We are thrilled by a new NSF award “Role of tRNA base modifications in genetic code accuracy and cellular fitness”, in collaboration with Rebecca Alexander of Wake Forest University and Jonathan Minden of Carnegie Mellon University. This project has been a longtime labor of love focused on a peculiar set of mutations that evolved in a screen for beneficial mutations. Remarkably, these mutations point to adaptations leading to mistranslation, and together we will understand how and why. Each lab is seeking a Ph.D student or technician who is interested in learning how natural selection shapes the fidelity of translation, and how cells might monitor homeostasis via tRNAs.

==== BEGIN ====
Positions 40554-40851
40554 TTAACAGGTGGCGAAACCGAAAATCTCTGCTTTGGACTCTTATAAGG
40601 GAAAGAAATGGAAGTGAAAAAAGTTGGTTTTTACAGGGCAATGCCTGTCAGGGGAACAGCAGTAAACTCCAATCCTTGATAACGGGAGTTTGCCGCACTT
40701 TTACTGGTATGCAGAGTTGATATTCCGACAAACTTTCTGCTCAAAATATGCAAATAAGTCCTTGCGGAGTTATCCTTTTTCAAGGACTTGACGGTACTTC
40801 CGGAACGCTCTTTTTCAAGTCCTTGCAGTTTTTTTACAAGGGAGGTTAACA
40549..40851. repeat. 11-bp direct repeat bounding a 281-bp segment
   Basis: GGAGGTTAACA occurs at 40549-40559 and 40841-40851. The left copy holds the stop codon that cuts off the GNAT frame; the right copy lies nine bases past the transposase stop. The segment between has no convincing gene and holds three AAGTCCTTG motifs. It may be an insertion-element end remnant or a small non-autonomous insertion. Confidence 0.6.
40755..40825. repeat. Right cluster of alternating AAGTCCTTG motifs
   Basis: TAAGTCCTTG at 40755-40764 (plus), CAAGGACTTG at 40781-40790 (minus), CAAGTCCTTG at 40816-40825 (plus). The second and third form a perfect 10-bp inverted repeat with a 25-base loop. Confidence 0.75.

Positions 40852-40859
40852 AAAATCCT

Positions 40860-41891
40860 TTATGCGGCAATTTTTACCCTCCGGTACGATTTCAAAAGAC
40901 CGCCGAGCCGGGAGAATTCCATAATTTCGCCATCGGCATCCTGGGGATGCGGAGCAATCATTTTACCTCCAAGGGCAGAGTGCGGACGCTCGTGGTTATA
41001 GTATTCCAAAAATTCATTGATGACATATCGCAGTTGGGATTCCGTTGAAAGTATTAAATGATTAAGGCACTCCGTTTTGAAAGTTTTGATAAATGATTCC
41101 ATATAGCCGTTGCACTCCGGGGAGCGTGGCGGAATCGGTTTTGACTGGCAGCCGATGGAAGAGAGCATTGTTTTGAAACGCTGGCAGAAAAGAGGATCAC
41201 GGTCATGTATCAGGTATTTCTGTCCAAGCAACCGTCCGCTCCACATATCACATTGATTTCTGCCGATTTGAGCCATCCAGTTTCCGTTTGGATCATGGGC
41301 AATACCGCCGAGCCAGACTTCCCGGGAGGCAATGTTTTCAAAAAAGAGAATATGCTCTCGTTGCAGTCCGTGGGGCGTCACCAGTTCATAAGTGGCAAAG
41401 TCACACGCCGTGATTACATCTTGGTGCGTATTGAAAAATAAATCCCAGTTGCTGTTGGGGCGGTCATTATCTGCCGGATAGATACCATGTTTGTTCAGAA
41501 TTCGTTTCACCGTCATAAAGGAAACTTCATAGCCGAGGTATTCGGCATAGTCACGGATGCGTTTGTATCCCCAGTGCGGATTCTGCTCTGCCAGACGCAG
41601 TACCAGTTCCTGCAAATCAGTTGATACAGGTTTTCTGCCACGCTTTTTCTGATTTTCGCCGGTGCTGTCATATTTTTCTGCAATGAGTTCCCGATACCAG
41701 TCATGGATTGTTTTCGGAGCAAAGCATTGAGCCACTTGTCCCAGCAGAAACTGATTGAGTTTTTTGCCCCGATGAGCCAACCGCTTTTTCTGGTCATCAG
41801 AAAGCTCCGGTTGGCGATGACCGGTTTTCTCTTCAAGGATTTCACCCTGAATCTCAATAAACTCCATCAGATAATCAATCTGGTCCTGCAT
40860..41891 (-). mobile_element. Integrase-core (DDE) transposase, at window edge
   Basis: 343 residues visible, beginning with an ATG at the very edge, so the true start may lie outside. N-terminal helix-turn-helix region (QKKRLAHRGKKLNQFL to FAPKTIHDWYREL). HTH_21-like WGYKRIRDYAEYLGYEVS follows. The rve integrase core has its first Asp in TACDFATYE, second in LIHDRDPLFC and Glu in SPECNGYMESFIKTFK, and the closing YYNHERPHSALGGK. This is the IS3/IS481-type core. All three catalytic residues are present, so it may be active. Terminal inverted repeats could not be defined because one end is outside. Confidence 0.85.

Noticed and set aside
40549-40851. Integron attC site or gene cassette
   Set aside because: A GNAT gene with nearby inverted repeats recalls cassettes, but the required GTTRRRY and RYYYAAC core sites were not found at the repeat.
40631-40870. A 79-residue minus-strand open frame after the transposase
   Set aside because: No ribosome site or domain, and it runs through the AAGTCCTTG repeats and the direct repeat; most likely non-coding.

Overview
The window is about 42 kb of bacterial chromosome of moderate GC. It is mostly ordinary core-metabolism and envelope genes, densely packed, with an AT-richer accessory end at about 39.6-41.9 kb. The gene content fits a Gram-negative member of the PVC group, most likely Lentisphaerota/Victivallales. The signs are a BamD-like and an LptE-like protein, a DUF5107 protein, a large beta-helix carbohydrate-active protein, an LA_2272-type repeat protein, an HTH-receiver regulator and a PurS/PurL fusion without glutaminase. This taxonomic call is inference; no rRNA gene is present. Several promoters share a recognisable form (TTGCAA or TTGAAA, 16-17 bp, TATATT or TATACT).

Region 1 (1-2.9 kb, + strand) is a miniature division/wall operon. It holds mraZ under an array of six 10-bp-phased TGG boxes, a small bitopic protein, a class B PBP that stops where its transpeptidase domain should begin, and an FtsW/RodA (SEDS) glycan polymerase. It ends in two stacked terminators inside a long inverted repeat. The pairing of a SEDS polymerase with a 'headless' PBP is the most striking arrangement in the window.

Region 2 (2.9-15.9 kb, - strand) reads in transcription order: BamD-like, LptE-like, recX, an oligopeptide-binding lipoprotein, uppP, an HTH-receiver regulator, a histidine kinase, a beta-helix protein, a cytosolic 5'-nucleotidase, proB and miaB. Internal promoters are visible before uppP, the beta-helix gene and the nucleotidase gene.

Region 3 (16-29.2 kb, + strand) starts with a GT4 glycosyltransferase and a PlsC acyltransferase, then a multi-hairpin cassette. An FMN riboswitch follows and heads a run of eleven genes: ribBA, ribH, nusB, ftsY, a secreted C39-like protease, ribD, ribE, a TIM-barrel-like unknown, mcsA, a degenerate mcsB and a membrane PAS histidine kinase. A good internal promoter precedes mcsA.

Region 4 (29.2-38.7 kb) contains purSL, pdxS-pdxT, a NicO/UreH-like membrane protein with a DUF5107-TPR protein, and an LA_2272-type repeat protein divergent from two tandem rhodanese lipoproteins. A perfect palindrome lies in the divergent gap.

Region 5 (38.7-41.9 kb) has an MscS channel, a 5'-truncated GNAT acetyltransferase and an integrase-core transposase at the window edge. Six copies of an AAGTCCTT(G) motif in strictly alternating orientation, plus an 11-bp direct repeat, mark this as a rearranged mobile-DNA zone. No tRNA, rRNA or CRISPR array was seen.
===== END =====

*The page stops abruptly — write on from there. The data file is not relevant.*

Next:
The Cooper Lab would like to extend a thank you to Elaine Vitone who wrote a feature, Untangling Darwin, focused on the lab’s research in the University of Pittsburgh’s PITTMED magazine. Vitone’s feature can be accessed on PITTMED’s webpage or as a PDF.
Michelle was recently awarded a Prestigious trainee position on the Molecular Microbial Persistence and Pathogenesis National Institute of Health T32 Institutional Training Grant. This training program provides interdisciplinary instruction in microbial persistence and pathogenesis. The training grant brings together researchers studying a diverse set of both viral and bacterial pathogens to promote an appreciation for both the diversity and common themes of microbial persistence. You can learn more about her award here.